4.1 Frames and Framesets
Frames can be used to split the browser window into multiple regions ; each region can display a different HTML page. Frames are often used to display a table of contents or navigation bar alongside the main page. Frames are created by using one or more <frame> tags within a <frameset> tag, but as usual, Dreamweaver's visual tools handle the underlying HTML for you. (Dreamweaver does not implement the <iframe> tag in any of its frame configurations. The <iframe> tag is not supported in IE browsers prior to IE4 and is not supported in NN browsers prior to NN6.)
The Objects panel's Frames category, shown in Figure 4-1, offers an easy way to create framesets (and shows thumbnails of each configuration). You can download additional frame configurations from the Dreamweaver Exchange.
Figure 4-1. The Objects panel's Frames category
You can also insert frames by selecting Insert Frames and choosing one of the frame configurations listed in Table 4-1 (which correspond to the icons shown in Figure 4-1, but with slightly different names ).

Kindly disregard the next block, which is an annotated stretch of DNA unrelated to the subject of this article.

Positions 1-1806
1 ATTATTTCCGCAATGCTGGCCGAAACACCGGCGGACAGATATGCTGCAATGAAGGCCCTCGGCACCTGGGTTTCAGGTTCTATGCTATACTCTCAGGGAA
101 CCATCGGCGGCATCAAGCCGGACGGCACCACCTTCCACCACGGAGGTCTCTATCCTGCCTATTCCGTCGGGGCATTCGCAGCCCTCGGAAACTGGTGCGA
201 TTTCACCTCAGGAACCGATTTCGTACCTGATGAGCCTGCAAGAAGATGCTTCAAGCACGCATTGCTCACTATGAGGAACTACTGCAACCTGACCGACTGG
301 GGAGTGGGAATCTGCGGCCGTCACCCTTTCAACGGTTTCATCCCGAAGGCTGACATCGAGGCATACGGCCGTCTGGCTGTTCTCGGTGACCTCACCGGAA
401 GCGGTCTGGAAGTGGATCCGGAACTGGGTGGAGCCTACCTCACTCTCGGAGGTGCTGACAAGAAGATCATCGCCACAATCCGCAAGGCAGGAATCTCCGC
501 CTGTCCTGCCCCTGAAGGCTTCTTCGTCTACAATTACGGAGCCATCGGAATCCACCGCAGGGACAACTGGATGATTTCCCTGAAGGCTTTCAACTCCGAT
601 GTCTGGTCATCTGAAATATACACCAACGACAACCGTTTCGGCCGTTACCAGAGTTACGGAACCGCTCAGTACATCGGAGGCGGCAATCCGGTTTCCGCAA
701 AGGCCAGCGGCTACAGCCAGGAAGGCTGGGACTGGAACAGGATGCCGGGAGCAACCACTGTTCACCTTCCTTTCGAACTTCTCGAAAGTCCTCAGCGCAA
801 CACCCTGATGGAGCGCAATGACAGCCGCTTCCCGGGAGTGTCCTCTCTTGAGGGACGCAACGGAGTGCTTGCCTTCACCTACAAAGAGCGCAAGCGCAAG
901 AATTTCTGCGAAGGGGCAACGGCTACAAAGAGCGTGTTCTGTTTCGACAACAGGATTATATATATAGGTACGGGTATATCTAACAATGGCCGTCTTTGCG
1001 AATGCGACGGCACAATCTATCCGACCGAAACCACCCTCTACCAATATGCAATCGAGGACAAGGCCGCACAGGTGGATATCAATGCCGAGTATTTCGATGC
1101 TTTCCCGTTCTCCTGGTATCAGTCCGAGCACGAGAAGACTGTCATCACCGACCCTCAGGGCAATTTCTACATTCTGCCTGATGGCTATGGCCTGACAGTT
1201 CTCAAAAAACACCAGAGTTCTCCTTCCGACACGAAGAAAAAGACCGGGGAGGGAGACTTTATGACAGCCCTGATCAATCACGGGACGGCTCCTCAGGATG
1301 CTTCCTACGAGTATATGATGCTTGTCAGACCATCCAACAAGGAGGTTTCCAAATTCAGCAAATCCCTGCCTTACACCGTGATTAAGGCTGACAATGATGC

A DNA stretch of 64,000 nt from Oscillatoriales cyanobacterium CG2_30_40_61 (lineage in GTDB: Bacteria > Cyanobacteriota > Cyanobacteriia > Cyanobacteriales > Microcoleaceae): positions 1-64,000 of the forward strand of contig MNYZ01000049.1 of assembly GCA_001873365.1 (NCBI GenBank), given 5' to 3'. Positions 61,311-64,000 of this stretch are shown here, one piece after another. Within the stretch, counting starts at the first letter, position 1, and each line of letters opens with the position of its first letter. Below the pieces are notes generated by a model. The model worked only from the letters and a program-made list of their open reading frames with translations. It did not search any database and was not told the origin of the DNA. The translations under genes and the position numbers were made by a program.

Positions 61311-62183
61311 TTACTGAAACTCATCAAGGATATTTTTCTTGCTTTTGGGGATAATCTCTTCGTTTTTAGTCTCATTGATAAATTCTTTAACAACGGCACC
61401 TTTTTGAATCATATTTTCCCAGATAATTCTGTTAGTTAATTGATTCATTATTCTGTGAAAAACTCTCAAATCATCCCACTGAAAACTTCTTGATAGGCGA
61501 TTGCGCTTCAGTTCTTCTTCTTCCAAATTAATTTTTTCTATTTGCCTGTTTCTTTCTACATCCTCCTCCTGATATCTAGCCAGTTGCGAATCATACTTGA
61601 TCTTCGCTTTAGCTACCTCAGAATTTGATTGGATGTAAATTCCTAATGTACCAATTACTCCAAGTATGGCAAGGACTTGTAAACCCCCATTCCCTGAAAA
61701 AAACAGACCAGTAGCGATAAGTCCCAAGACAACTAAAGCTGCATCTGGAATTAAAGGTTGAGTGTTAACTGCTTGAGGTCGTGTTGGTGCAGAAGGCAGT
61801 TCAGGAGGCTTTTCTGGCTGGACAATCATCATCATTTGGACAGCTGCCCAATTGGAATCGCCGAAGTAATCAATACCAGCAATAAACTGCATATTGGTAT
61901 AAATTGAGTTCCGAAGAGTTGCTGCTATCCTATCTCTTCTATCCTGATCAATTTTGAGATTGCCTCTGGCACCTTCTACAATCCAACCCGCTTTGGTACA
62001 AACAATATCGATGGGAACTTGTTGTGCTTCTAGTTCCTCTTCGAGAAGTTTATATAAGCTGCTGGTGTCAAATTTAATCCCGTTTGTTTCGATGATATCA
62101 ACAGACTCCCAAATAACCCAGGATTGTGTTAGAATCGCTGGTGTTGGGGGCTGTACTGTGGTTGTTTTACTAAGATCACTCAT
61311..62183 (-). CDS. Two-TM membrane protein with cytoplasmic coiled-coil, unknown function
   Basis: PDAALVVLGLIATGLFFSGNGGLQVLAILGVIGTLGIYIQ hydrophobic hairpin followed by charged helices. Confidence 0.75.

Table 4-1 also lists commands from the Modify Frameset menu (which split an existing frame or create a frameset if the document doesn't already contain one). No Macintosh keyboard shortcuts insert or split frames, but you can use the Alt+I, S and Alt+M, F shortcuts to access these menus under Windows. Furthermore, once a frameset is created, Dreamweaver automatically creates additional columns or rows of frames if you click and drag any edge of the frameset in the Document window.
Table 4-1. Preformatted frameset options
The Left Top and Top Left frame configurations use nested framesets , in which a <frameset> tag is nested within another <frameset> tag to achieve the desired layout.
For example, DW's Left Top frameset option creates code like this:
<frameset rows="*" cols="80,*" frameborder="NO" border="0" framespacing="0"> <frame name="leftFrame" scrolling="NO" noresize src="leftframe.html"> <frameset rows="80,*" frameborder="NO" border="0" framespacing="0"> <frame name="topFrame" noresize scrolling="NO" src="topframe.html"> <frame name="mainFrame" src="mainframe.html"> </frameset> </frameset>
Some older browsers, such as IE3 and NN4, do not support nested framesets well and may show the top-level frames only. You can create frames in two different documents rather than using a nested frameset in a single document. For example, you could add a Left frame to a document; then click inside the right-hand frame and add a Top frame inside it. This step would simulate a Left Top frameset in a way that supports older browsers.